|Publication number||US4332335 A|
|Application number||US 06/187,826|
|Publication date||Jun 1, 1982|
|Filing date||Sep 16, 1980|
|Priority date||Mar 9, 1978|
|Also published as||DE2907938A1, DE2907938C2, DE7905666U1|
|Publication number||06187826, 187826, US 4332335 A, US 4332335A, US-A-4332335, US4332335 A, US4332335A|
|Original Assignee||Afros S.R.L.|
|Export Citation||BiBTeX, EndNote, RefMan|
|Patent Citations (8), Referenced by (42), Classifications (21), Legal Events (1)|
|External Links: USPTO, USPTO Assignment, Espacenet|
This is a continuation of application Ser. No. 961,853 filed Nov. 17, 1978, now abandoned.
This invention relates to a head for mixing and ejecting liquid components which interact with one another, on the basis of a predetermined ratio, for molding articles made of plastic material.
In general, heads for molding articles made of plastic material are known, wherein the individual components to be mixed are injected directly into a mixing area defined by the discharge duct that communicates with the mold. The liquid substances to be mixed are, in fact, injected thru orifices that open directly and perpendicularly into the aforementioned discharge duct. This particular way of arranging the component mixing area with respect to the discharge duct is often the cause of quite serious trouble; in fact, the kinetic energy of the jets of the individual liquid components, instead of terminating within the space reserved for mixing, extends along the discharge duct with the result that a flow of not thoroughly mixed material overflows therefrom, frequently at a speed faster than that required.
Not only does this bring about the formation of imperfections in the parts molded, which have to be consequently rejected causing a serious financial loss, but with molds of the open type it can also cause the material to overspill out of the molds.
To unlimitedly increase the length of the discharge duct in such a way that the whirling flow created by the individual jets of the components ends before the exit from the head, thereby producing a regular flow of the mixed material, does not solve the problem; indeed, it worsens that pertaining to the transient phenomena that occur during the changeover between a normal component recycling phase, prior to each molding operation, and the subsequent phase of injecting or pouring into the mold the components that have interacted with one another. In fact, in heads of a known type the orifices for injecting the individual components into the mixing area of the discharge duct are closed and opened by a member that normally attends to the cleaning of the duct after each molding operation. Since, however, the discharge duct, and thus also the member entrusted with the cleaning operation, would be of a length that is excessively long, this would result in the inertia and the long travel of the piston of the operating cylinder of the cleaning member not permitting operation at high speed. On the other hand, the initial mixing seconds, that is to say, during the transient phenomena, are of great importance since it is precisely then that the mixing ratio of the liquid components needs most to be checked and maintained constant, and this is something that can only be guaranteed when the exit orifices open quickly.
The object of the present invention is, therefore, to make available a head of the aforementioned kind in which the mixing takes place in a chamber formed separately from the discharge duct, so as to prevent problems due to the imperfect mixing of the components arising, thus eliminating the propagation of residual whirling currents in the flow of material that travels along the discharge duct; with this it is also possible to reduce the length of the said discharge duct and thus also the overall dimensions of the head.
A further object of the present invention is to make available a mixing head of the aforementioned kind, in which the opening and closing, respectively, of the inlet orifices of the individual components into the mixing chamber can take place with extreme rapidity so as to reduce the duration of the transient phenomena in the changeover between a component recycling phase, prior to each molding operation, and the molding phase itself.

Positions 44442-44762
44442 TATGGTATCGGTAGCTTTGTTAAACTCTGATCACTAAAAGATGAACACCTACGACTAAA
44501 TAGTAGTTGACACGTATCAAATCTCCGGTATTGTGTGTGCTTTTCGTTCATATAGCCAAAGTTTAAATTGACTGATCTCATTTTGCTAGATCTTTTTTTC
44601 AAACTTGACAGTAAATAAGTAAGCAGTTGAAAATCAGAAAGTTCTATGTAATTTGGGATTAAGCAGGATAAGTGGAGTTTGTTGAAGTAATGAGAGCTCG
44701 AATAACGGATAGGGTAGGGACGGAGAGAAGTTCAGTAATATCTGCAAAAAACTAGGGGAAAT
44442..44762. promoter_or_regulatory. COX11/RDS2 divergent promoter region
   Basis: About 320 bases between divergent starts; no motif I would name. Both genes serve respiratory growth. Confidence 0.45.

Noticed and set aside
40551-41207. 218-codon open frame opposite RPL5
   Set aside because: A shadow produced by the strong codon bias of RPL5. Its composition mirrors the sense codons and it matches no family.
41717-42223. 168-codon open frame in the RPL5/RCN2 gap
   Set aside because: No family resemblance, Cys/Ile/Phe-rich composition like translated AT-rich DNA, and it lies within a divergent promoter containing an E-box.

In general, the problem has been solved thru a head for mixing and ejecting liquid components that interact with one another, for molding articles made of plastic material, essential features of the said head being that it comprises in combination: a body defining a mixing chamber for the components which communicates with a discharge duct, and at least a first and a second infeed duct for the individual components, each provided with an orifice opening into the said mixing chamber, the latter being placed laterally with respect to the discharge duct and forming an angle with the axis thereof. The lateral inclined way in which the mixing chamber is arranged with respect to the discharge duct acts in such a way that the flow of material overflowing out of the mixing chamber knocks against the opposite wall of the said discharge duct, dampening to a great extent, or totally, the residual kinetic energy and thus producing a perfect mix and reaction between the two components. In this way it is possible to limit to a minimum the length of the discharge duct since a regular flow is obtained, and consequently the overall dimensions and the weight of the said head can be reduced.
Since, generally speaking, the length of the mixing chamber is very limited compared with that of the discharge duct, that way in which the mixing chamber is arranged separately makes it possible to use recycling valves for the individual components, which require lesser travel or shorter times of operation, and this reduces the duration of transient phenomena to a minimum. The foregoing can be achieved, for example, with the use of a slide valve in which the plunger can slide longitudinally within the said mixing chamber in order to allow or intercept, respectively, the flow of material towards the discharge duct, causing in the latter instance, the individual components to be recycled and maintaining at the same time, the said mixing chamber clean.
These and other characteristics of the mixing head according to the present invention will be described hereinafter with reference to the accompanying drawings in which:
FIG. 1 is a longitudinal section, on a vertical plane, of the mixing head forming the subject of the present invention;
FIG. 2 is a cross section, made along the line 2--2 in FIG. 1, with the various parts set for the component recycling phase;
FIG. 3 is a section similar to that depicted in FIG. 2 but with the parts set for the component mixing and molding phase.
With reference to the figures, the mixing and molding head comprises a body 1 in which is formed a mixing chamber 2 placed laterally and separated from a discharge duct 3 with which it communicates via an exit port 2' in the lateral wall of the said duct.